Questions 10 through 14 are based on transactions which occurred during the current accounting period. In answering the questions you should choose the correct journal entry for the transaction listed. Use only the above listed accounts in formulating your journal entry.

  1. The company bought merchandise totaling $500 on account:

1. debit Accounts Payable; credit Cash
2. debit Purchases; credit Accounts Payable.
3. debit Cash; credit Sales.4. debit Accounts Payable; credit Purchases
5. debit Purchases; credit Cash

  1. A customer returned merchandise that he had previously purchased on account:

1. debit Sales Returns and Allowances; credit Accounts Receivable
2. debit Sales Returns and Allowances; credit Cash
3. debit Cash; credit Accounts Receivable
4. debit Sales Returns and Allowances; credit Accounts Receivable, Sales

  1. Received payment from a customer on account; the payment included interest charges:

1. debit Interest Income; credit Cash
2. debit Notes Payable, Cash; credit Interest Income, Accounts receivable
3. debit Cash; credit Accounts Receivable
4. debit Accounts Receivable; credit Cash, Interest Income
5. debit Cash; credit Accounts Receivable, Interest Income

  1. The Board of Directors declared a Cash Dividend on Common Stock totaling $10,000:

1. debit Cash Dividends Payable; credit Cash
2. debit Common Stock; credit Retained Earnings
3. debit Retained Earnings, credit Cash Dividends Payable
4. debit Retained Earnings; credit Cash
5. debit Cash Dividends Payable; credit Retained Earnings

  1. The accountant recorded the taxes accrued at the end of the period:

1. debit Tax Expense; credit Cash
2. debit Taxes Payable; credit Tax Expense
3. debit Prepaid Taxes; credit Cash
4. debit Cash; credit Taxes Payable
5. debit Tax Expense; credit Taxes Payable

Accounting Problems

  1. The Marmon Car and Foundry Company was working on a contract calling for 210 railway cars, all of the same type. The price on these cars was fixed in the contract at $21,000 each.

On December 31, 1990, you find that the company had incurred costs of $2,700,000 on this contract, that 160 cars had been delivered to the purchaser, that 25 were in the process of construction, and 25 were yet to be built. The 25 cars in process were estimated by management to be about 80 percent complete.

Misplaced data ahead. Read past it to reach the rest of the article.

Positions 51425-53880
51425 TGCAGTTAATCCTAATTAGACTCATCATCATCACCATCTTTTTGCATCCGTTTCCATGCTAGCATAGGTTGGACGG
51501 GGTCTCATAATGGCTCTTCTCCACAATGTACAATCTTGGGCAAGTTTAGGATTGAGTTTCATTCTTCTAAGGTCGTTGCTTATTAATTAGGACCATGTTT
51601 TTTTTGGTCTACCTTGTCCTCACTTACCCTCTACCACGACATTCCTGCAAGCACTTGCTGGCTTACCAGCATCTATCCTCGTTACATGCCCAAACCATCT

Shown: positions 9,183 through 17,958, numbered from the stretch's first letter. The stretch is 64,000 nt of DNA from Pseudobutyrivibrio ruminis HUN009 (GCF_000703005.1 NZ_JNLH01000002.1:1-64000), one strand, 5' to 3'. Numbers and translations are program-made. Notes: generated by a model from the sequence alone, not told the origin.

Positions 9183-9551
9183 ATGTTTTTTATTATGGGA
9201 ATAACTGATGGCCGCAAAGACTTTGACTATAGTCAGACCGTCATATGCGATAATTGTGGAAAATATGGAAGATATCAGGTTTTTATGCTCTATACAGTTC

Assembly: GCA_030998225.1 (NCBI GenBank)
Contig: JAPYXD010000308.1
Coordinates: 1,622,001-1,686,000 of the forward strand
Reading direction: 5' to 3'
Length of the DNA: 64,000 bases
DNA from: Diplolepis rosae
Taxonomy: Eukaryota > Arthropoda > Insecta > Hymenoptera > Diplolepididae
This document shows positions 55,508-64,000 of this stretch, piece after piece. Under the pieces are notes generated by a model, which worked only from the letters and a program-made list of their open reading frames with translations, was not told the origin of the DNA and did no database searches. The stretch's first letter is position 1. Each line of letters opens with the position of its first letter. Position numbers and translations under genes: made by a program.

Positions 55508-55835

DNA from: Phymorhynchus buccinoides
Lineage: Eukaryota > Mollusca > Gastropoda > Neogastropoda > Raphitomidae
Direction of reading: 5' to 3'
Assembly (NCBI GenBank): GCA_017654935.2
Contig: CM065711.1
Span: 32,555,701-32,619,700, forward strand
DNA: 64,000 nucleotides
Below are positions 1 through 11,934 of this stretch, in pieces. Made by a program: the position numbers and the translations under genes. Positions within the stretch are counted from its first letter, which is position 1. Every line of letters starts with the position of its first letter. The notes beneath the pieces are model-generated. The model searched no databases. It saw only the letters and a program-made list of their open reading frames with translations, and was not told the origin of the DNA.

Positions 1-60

All costs were charged to a single work order calling for the construction of 210 cars.

At what value should the 160 cars be costed in the statement of income?

  1. $2,000,000

  2. $2,500,000

  3. $2,400,000

  4. $2,200,000

  1. In the above problem, at what value should the 25 cars in process be carried in the balance sheet of December 31, 1990?

  1. $700,000

  2. $200,000

  3. $300,000

  4. $500,000

Questions 17 through 19 are based on the following information.

The John Doe Company has the following information available for preparing a statement of profit and loss.

Gross Sales


Loss From Bad Debts

$ 750

Sales Returns & Allowances


Purchases Discount


Merchandise Inventory,
June 30, 1990


Interest on Notes Receivable


Merchandise Inventory,
July 1, 1989


Sales Discount




Interest on Notes Payable


Selling Expense


  1. The Net Profit is:

  1. $5,060

  2. $4,760

  3. $4,460

  4. $5,560

  5. $5,850

  1. The cost of goods sold is:

  1. $275,825

  2. $420,225

  3. $123,575

  4. $348,700

  5. $200,375

  1. The total amount to be classified as Other Income is:

  1.    $695

  2. $2,045

  3.    $150

  4. $4,670

  5. $2,795

Answers to Sample Test Questions / Accountant I, Auditor I, and Budget Analyst 1

Accounting/Auditing Terms, Principles, Practices, and Procedures
1) 2
2) 4
3) 3
4) 3
5) 4
6) 2
7) 3
8) 1
9) 1

Transactions: Debits & Credits
10) 2
11) 1
12) 5
13) 3
14) 5

Accounting Problems
15) 3
16) 3
17) 2
18) 1
19) 3